IMOLA, ITALY—After a break of 50 years, Ferrari is returning to top-level endurance racing with a new hybrid prototype race car. It’s called the 499P, and in 2023 Ferrari will campaign a pair of cars in the World Endurance Championship, a series with the 24 Hours of Le Mans as its crown jewel.
As I’ve written before, 2023 is going to be an exciting time for fans of prototype racing. After the cubic megabucks-era of LMP1h collapsed under the weight of unsustainable budgets, the top class of the World Endurance Championship has spent a few years in the doldrums as Toyota faced minimal opposition from much smaller teams. But the Automobile Club de l’Ouest (which runs the Le Mans race) has a new ruleset now, called LMH (Le Mans Hypercar), designed to attract the interest of automakers by keeping costs sane—€30 million versus the €80-200 million that LMP1h cost—and, with less reliance on aerodynamic downforce, allowing for a closer visual link to their road-going products.
And so far, it’s working. Toyota was first to LMH with its GR010, followed by boutique manufacturer Glickenhaus, then this year saw Peugeot ease its way back into to endurance racing with its new 9X8—still not sporting a rear wing—ahead of a full campaign in 2023. But none of those brands have quite the same magic as Ferrari. Even though it last won Le Mans outright in 1965, it still has more of those overall wins (nine) than Toyota (five) and Peugeot (three) combined, trailing just Audi (13) and Porsche (19).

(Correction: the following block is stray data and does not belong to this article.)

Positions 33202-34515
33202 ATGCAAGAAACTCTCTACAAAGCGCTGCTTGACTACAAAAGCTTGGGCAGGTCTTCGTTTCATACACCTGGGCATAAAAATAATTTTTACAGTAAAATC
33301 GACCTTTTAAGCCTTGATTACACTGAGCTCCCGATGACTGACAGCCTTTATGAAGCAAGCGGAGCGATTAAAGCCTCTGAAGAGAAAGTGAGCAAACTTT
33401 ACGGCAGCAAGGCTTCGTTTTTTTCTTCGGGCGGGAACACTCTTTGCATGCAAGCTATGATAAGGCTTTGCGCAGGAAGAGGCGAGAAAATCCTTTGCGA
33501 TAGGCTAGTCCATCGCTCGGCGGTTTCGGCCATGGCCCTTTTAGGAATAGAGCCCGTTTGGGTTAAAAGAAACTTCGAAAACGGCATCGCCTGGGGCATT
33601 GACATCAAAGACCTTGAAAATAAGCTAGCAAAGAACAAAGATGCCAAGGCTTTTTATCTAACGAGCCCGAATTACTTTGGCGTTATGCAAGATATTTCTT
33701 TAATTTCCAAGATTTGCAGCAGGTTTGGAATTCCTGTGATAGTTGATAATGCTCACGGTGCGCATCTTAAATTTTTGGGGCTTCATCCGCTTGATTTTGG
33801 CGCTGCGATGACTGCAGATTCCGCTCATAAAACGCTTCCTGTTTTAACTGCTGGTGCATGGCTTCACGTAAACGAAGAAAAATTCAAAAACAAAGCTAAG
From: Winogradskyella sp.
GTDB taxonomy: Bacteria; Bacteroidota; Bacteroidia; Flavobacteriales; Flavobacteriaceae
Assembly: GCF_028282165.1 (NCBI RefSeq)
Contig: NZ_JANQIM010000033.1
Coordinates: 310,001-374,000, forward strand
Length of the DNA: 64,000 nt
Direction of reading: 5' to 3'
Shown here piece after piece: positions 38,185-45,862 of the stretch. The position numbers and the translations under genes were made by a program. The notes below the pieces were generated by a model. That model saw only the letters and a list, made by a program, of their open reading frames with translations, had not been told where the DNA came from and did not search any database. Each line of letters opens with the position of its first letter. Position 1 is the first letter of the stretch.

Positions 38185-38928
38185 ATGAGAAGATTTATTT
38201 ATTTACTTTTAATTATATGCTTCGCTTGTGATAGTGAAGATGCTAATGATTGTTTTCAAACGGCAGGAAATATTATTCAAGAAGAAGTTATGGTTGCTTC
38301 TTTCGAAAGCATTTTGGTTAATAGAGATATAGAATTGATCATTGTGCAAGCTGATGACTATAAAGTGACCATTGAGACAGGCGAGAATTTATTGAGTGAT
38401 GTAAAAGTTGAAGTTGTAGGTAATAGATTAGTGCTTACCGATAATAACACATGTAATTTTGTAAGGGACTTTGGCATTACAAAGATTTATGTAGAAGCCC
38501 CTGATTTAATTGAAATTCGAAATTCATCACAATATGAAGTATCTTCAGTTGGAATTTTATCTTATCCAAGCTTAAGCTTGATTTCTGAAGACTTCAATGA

The fact that the new ruleset has brought Ferrari back to the sport means it should be considered a success already, though the Formula 1 cost cap might have played a part as the company found itself with resources it could no longer employ towards that championship.
Sorry, but this is about to get complicated
Now, it wouldn’t really be sportscar racing if it wasn’t needlessly complicated, and so in addition to LMH, there’s another new ruleset for hybrid prototype endurance race cars written for the International Motor Sports Association’s championship here in North America called LMDh.
LMDh is more technically proscriptive; each automaker is required to use one of four approved carbon fiber chassis or spines as their starting point, and the gearbox, electric motor, and battery are all spec components. But like LMH, there’s much less reliance on aerodynamic downforce and so the cars can look more like the ones you might find in a showroom. It too has worked, with new cars racing in 2023 from Porsche, BMW, Acura, and Cadillac. Audi’s planned return has been shelved in favor of a Formula 1 program, but Lamborghini will arrive in 2024.
Two competing sets of sportscar regulations usually works out badly for everyone, but happily in this case the ACO and IMSA are allowing both LMH and LMDh cars to enter their races, with performance balancing to ensure as level a playing field as possible.
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